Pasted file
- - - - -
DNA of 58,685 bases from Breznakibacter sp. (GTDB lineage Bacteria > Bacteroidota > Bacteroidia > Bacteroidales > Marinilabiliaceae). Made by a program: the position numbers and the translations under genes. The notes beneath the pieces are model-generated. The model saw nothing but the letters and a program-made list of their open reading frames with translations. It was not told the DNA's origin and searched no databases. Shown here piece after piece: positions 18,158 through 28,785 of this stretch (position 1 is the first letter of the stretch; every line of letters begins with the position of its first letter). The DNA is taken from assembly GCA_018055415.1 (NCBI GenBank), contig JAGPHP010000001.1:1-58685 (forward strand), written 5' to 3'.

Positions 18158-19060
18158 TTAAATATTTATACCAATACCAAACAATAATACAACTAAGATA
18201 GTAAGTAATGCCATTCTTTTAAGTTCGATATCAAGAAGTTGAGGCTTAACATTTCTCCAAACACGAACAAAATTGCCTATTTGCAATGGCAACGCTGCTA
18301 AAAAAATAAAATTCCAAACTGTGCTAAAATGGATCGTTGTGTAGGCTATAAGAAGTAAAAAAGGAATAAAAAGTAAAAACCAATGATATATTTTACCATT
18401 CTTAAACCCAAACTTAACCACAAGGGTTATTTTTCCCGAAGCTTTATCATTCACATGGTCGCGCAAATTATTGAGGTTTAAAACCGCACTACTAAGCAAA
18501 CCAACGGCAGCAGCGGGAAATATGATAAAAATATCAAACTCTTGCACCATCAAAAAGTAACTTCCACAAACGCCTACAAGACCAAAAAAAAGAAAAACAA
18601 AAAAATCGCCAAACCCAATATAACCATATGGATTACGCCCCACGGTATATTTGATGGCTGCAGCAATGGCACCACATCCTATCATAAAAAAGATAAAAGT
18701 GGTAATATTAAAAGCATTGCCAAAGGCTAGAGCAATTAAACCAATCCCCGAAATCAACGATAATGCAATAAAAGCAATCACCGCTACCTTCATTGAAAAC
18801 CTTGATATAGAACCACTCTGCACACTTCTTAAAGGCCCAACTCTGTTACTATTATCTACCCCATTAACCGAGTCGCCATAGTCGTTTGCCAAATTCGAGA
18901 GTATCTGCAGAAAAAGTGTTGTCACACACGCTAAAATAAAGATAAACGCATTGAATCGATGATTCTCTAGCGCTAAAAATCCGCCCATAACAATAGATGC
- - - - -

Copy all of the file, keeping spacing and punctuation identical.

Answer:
DNA of 58,685 bases from Breznakibacter sp. (GTDB lineage Bacteria > Bacteroidota > Bacteroidia > Bacteroidales > Marinilabiliaceae). Made by a program: the position numbers and the translations under genes. The notes beneath the pieces are model-generated. The model saw nothing but the letters and a program-made list of their open reading frames with translations. It was not told the DNA's origin and searched no databases. Shown here piece after piece: positions 18,158 through 28,785 of this stretch (position 1 is the first letter of the stretch; every line of letters begins with the position of its first letter). The DNA is taken from assembly GCA_018055415.1 (NCBI GenBank), contig JAGPHP010000001.1:1-58685 (forward strand), written 5' to 3'.

Positions 18158-19060
18158 TTAAATATTTATACCAATACCAAACAATAATACAACTAAGATA
18201 GTAAGTAATGCCATTCTTTTAAGTTCGATATCAAGAAGTTGAGGCTTAACATTTCTCCAAACACGAACAAAATTGCCTATTTGCAATGGCAACGCTGCTA
18301 AAAAAATAAAATTCCAAACTGTGCTAAAATGGATCGTTGTGTAGGCTATAAGAAGTAAAAAAGGAATAAAAAGTAAAAACCAATGATATATTTTACCATT
18401 CTTAAACCCAAACTTAACCACAAGGGTTATTTTTCCCGAAGCTTTATCATTCACATGGTCGCGCAAATTATTGAGGTTTAAAACCGCACTACTAAGCAAA
18501 CCAACGGCAGCAGCGGGAAATATGATAAAAATATCAAACTCTTGCACCATCAAAAAGTAACTTCCACAAACGCCTACAAGACCAAAAAAAAGAAAAACAA
18601 AAAAATCGCCAAACCCAATATAACCATATGGATTACGCCCCACGGTATATTTGATGGCTGCAGCAATGGCACCACATCCTATCATAAAAAAGATAAAAGT
18701 GGTAATATTAAAAGCATTGCCAAAGGCTAGAGCAATTAAACCAATCCCCGAAATCAACGATAATGCAATAAAAGCAATCACCGCTACCTTCATTGAAAAC
18801 CTTGATATAGAACCACTCTGCACACTTCTTAAAGGCCCAACTCTGTTACTATTATCTACCCCATTAACCGAGTCGCCATAGTCGTTTGCCAAATTCGAGA
18901 GTATCTGCAGAAAAAGTGTTGTCACACACGCTAAAATAAAGATAAACGCATTGAATCGATGATTCTCTAGCGCTAAAAATCCGCCCATAACAATAGATGC